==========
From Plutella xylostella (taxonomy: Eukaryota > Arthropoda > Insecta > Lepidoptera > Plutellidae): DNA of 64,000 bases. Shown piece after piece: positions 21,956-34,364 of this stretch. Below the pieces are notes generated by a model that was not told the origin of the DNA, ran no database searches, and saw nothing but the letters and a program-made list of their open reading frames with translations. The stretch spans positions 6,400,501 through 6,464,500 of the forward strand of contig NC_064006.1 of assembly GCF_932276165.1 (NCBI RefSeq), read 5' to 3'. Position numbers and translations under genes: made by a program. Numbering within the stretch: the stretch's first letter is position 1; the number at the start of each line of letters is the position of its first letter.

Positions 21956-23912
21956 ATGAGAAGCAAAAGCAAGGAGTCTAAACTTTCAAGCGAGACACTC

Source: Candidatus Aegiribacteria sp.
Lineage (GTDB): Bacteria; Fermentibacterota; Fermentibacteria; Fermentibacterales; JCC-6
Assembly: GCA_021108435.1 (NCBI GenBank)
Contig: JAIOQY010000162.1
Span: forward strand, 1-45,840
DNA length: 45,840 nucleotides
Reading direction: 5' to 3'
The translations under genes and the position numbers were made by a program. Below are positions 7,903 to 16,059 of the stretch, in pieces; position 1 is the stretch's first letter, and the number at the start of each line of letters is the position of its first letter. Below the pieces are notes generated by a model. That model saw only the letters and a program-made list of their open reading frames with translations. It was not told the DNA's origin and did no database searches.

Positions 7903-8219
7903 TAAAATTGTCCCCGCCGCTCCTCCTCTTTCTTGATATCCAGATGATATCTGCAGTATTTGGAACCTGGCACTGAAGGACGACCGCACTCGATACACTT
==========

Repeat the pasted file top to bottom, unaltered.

From Plutella xylostella (taxonomy: Eukaryota > Arthropoda > Insecta > Lepidoptera > Plutellidae): DNA of 64,000 bases. Shown piece after piece: positions 21,956-34,364 of this stretch. Below the pieces are notes generated by a model that was not told the origin of the DNA, ran no database searches, and saw nothing but the letters and a program-made list of their open reading frames with translations. The stretch spans positions 6,400,501 through 6,464,500 of the forward strand of contig NC_064006.1 of assembly GCF_932276165.1 (NCBI RefSeq), read 5' to 3'. Position numbers and translations under genes: made by a program. Numbering within the stretch: the stretch's first letter is position 1; the number at the start of each line of letters is the position of its first letter.

Positions 21956-23912
21956 ATGAGAAGCAAAAGCAAGGAGTCTAAACTTTCAAGCGAGACACTC

Source: Candidatus Aegiribacteria sp.
Lineage (GTDB): Bacteria; Fermentibacterota; Fermentibacteria; Fermentibacterales; JCC-6
Assembly: GCA_021108435.1 (NCBI GenBank)
Contig: JAIOQY010000162.1
Span: forward strand, 1-45,840
DNA length: 45,840 nucleotides
Reading direction: 5' to 3'
The translations under genes and the position numbers were made by a program. Below are positions 7,903 to 16,059 of the stretch, in pieces; position 1 is the stretch's first letter, and the number at the start of each line of letters is the position of its first letter. Below the pieces are notes generated by a model. That model saw only the letters and a program-made list of their open reading frames with translations. It was not told the DNA's origin and did no database searches.

Positions 7903-8219
7903 TAAAATTGTCCCCGCCGCTCCTCCTCTTTCTTGATATCCAGATGATATCTGCAGTATTTGGAACCTGGCACTGAAGGACGACCGCACTCGATACACTT